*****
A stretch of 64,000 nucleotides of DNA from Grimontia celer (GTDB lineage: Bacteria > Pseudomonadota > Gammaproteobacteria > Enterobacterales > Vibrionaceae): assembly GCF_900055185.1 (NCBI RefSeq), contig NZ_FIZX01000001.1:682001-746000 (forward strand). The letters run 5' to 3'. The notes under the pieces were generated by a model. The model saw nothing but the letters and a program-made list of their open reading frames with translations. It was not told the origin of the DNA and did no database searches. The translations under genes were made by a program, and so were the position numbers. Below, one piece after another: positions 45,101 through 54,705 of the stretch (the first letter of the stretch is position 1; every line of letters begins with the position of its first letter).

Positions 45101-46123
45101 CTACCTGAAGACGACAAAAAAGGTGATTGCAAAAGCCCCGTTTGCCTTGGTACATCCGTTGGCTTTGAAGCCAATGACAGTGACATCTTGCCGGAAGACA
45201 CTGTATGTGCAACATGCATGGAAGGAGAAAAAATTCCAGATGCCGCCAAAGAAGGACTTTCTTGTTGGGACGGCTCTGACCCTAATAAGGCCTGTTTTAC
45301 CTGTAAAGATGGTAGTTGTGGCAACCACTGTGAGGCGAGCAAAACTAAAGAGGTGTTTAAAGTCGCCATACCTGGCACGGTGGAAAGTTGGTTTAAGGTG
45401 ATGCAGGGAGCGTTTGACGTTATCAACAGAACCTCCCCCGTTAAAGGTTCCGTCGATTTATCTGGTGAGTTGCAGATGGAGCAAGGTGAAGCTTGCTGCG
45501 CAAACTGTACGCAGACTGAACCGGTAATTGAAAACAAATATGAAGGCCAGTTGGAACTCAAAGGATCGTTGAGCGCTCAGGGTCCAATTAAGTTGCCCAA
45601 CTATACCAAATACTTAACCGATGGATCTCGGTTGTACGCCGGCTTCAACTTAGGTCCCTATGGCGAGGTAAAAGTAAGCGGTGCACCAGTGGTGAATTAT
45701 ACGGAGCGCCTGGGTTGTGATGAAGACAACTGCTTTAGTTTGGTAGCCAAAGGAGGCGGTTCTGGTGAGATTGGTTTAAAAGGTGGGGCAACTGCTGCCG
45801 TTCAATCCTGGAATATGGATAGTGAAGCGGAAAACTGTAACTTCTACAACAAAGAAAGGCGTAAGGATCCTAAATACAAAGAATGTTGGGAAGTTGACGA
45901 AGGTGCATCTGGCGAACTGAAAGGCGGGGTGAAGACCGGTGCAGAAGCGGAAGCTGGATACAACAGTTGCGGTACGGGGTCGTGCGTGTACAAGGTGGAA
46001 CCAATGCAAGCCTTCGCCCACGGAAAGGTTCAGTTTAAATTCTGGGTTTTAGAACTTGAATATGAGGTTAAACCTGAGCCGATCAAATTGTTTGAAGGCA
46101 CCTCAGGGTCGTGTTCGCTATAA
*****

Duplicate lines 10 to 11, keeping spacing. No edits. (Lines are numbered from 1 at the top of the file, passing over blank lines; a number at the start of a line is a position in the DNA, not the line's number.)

45801 TTCAATCCTGGAATATGGATAGTGAAGCGGAAAACTGTAACTTCTACAACAAAGAAAGGCGTAAGGATCCTAAATACAAAGAATGTTGGGAAGTTGACGA
45901 AGGTGCATCTGGCGAACTGAAAGGCGGGGTGAAGACCGGTGCAGAAGCGGAAGCTGGATACAACAGTTGCGGTACGGGGTCGTGCGTGTACAAGGTGGAA